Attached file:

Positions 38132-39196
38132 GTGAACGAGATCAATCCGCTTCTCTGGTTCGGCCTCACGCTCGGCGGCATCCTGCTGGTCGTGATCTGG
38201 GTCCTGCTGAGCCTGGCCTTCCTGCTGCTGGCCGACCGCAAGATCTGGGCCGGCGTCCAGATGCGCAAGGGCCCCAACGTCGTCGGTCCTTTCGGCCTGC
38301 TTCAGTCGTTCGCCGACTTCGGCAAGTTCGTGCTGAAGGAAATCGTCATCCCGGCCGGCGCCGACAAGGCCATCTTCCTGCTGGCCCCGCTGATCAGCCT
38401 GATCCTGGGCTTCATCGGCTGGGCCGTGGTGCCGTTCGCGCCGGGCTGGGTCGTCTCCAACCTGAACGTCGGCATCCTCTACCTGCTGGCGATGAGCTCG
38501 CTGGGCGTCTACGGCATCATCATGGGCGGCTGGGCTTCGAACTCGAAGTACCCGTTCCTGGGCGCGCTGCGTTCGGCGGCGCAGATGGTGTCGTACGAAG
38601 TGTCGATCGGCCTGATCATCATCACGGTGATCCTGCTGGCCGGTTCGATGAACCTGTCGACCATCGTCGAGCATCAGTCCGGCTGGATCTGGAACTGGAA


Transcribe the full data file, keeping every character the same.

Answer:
Positions 38132-39196
38132 GTGAACGAGATCAATCCGCTTCTCTGGTTCGGCCTCACGCTCGGCGGCATCCTGCTGGTCGTGATCTGG
38201 GTCCTGCTGAGCCTGGCCTTCCTGCTGCTGGCCGACCGCAAGATCTGGGCCGGCGTCCAGATGCGCAAGGGCCCCAACGTCGTCGGTCCTTTCGGCCTGC
38301 TTCAGTCGTTCGCCGACTTCGGCAAGTTCGTGCTGAAGGAAATCGTCATCCCGGCCGGCGCCGACAAGGCCATCTTCCTGCTGGCCCCGCTGATCAGCCT
38401 GATCCTGGGCTTCATCGGCTGGGCCGTGGTGCCGTTCGCGCCGGGCTGGGTCGTCTCCAACCTGAACGTCGGCATCCTCTACCTGCTGGCGATGAGCTCG
38501 CTGGGCGTCTACGGCATCATCATGGGCGGCTGGGCTTCGAACTCGAAGTACCCGTTCCTGGGCGCGCTGCGTTCGGCGGCGCAGATGGTGTCGTACGAAG
38601 TGTCGATCGGCCTGATCATCATCACGGTGATCCTGCTGGCCGGTTCGATGAACCTGTCGACCATCGTCGAGCATCAGTCCGGCTGGATCTGGAACTGGAA